Income inequality in America: How do we fix it, should we try, and what is government's role?
"You don't think there are people in need, but there are a lot of them," says Mirza, the organization's president. "You don't see them."
Mirza says her group emphasizes self-sufficiency, but finds people who are struggling frequently can't get there without a hand. Government plays a critical role. She and other FAITH administrators decry recent cuts in food stamp benefits and long-term unemployment assistance.
She recalls the struggles of families the group has helped: The two girls they assisted with college tuition after their father died. The Iraqi refugee family who relied on temporary housing and pharmacy training before eventually finding work.
The U.S. "is not a place where people can pick gold leaves off of the tree," she says. "In the long run, America is going to be the one which benefits from spending. It's like an investment — in people."
Back on the road, subdivisions and corporate headquarters give way to more open spaces. Inside the wood-paneled dining room at the Stonewall Golf Club, friends Diane Wagner, Shari Viellieu and Francie Meade share a lunch table overlooking greens that curl around Lake Manassas. But they have differing views of the economic landscape.
"I believe the minimum wage should be raised, I can you tell you that," says Wagner, a retired corporate office manager. Too many people are struggling to get by, working in fast-food restaurants or others place for wages that can't possibly support families, she says. She notes that just as she's counting on Social Security and Medicare, it's reasonable for others less fortunate to look to the government for help. "I'm willing to pay more taxes if I have to," she says.
But Meade, an interior designer, has her doubts. "I lean toward less government involvement," she says. "I think a lot of things have been fixed. I think with education, people do have a possibility of upward mobility."
Down Lee Highway, in Culpeper, Va., her views are echoed by Rick Sarmiento, a former Army officer, military contractor and retail manager sharing barbecue with son, Ricky, 22.
Sarmiento says his view is shaped by his own experiences and those of his parents, medical workers who moved to Chicago from the Philippines and made their own way. Sarmiento knows what retail workers make and some of his son's friends from high school are working two or three such part-time jobs to get by. But Ricky's new job in financial services proves it's possible to do better if you pursue an education, the elder Sarmiento says. He acknowledges, too, that in a country of more than 300 million, there's no universal solution for leveling the economic turf.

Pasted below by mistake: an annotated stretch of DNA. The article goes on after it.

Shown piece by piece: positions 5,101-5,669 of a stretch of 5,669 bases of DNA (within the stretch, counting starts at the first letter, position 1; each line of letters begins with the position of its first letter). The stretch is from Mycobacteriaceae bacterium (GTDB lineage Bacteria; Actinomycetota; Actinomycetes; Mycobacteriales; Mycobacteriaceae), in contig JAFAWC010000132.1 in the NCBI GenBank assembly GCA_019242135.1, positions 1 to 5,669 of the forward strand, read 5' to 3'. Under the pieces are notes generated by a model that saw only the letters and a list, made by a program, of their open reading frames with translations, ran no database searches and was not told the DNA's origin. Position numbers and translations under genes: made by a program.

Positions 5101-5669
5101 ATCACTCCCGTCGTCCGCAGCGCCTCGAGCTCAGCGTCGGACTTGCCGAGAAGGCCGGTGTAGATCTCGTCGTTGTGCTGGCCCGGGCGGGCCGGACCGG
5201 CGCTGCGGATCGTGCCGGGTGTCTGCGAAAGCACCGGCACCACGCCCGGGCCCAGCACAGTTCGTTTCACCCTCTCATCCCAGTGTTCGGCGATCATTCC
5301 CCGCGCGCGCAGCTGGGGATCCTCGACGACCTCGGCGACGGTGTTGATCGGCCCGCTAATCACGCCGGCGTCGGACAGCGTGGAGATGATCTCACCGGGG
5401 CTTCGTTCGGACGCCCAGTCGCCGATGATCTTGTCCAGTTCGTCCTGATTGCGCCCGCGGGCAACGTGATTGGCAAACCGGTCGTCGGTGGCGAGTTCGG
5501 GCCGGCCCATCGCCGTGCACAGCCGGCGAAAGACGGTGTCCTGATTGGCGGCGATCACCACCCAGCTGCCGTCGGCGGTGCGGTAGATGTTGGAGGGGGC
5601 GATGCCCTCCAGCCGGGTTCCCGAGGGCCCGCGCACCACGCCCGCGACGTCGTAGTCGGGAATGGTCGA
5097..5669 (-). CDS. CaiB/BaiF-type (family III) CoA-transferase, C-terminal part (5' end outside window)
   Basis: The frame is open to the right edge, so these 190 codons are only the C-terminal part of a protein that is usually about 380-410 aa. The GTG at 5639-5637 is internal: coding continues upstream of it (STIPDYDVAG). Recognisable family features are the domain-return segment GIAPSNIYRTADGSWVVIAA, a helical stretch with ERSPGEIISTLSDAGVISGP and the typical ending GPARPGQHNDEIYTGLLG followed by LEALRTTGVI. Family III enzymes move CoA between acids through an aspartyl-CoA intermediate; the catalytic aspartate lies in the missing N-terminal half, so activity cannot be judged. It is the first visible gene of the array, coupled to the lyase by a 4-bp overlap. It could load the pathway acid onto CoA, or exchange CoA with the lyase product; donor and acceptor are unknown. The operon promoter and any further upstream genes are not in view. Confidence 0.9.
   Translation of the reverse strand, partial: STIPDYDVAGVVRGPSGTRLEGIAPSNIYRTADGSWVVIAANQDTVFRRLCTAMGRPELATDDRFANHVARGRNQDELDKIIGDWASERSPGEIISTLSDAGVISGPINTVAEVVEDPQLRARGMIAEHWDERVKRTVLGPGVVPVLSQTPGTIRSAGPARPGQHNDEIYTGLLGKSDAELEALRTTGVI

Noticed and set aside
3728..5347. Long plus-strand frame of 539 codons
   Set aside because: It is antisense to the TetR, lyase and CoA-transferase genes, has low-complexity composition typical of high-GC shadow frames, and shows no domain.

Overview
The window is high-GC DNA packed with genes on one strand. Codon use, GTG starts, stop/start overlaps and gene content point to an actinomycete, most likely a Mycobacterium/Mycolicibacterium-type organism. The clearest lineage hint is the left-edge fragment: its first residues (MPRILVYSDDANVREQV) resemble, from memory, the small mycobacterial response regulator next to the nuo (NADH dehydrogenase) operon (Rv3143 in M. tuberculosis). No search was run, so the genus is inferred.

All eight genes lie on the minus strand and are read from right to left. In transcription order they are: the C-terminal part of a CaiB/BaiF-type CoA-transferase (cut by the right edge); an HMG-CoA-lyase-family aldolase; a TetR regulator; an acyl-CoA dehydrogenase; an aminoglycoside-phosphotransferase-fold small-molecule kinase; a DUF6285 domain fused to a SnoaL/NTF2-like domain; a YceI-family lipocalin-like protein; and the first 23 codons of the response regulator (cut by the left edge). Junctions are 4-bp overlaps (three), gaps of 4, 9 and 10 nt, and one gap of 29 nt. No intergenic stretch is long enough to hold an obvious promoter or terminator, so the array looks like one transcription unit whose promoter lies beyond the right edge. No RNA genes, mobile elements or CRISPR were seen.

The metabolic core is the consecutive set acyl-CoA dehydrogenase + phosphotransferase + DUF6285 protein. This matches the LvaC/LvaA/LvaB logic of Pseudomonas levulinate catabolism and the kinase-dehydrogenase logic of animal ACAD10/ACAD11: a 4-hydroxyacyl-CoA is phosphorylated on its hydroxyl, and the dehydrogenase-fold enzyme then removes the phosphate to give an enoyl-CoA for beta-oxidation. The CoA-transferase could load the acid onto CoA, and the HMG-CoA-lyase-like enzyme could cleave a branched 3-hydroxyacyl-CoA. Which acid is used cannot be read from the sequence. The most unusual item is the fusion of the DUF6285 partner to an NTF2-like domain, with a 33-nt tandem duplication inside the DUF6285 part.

"You ask any 10 people, you're going to get 10 different responses," he says.
It's fitting then that another hour on the road leads to Charlottesville, the hometown of Thomas Jefferson, whose sometimes conflicting views on human striving and equality are a reminder that the country has struggled with questions of economic opportunity since its earliest days. A few minutes' drive from Jefferson's Monticello puts you at the door of Mount Zion First African Baptist Church, where Gerald Terrell, the congregation's senior trustee, is getting ready to lock up for the night.
Terrell, 65, was raised in segregated central Florida by a father who only finished third grade and a mother who took night classes so she could graduate from high school the day before her son received his diploma. Terrell says he knew at 13 that he wanted to be a school principal, so he asked his father for old keys and started walking around with them swinging from his belt — convinced that they were the symbol of someone in charge. Certain he did not want to stay in the citrus groves that employed his father, he left for college, became a teacher and eventually a principal for 24 years.
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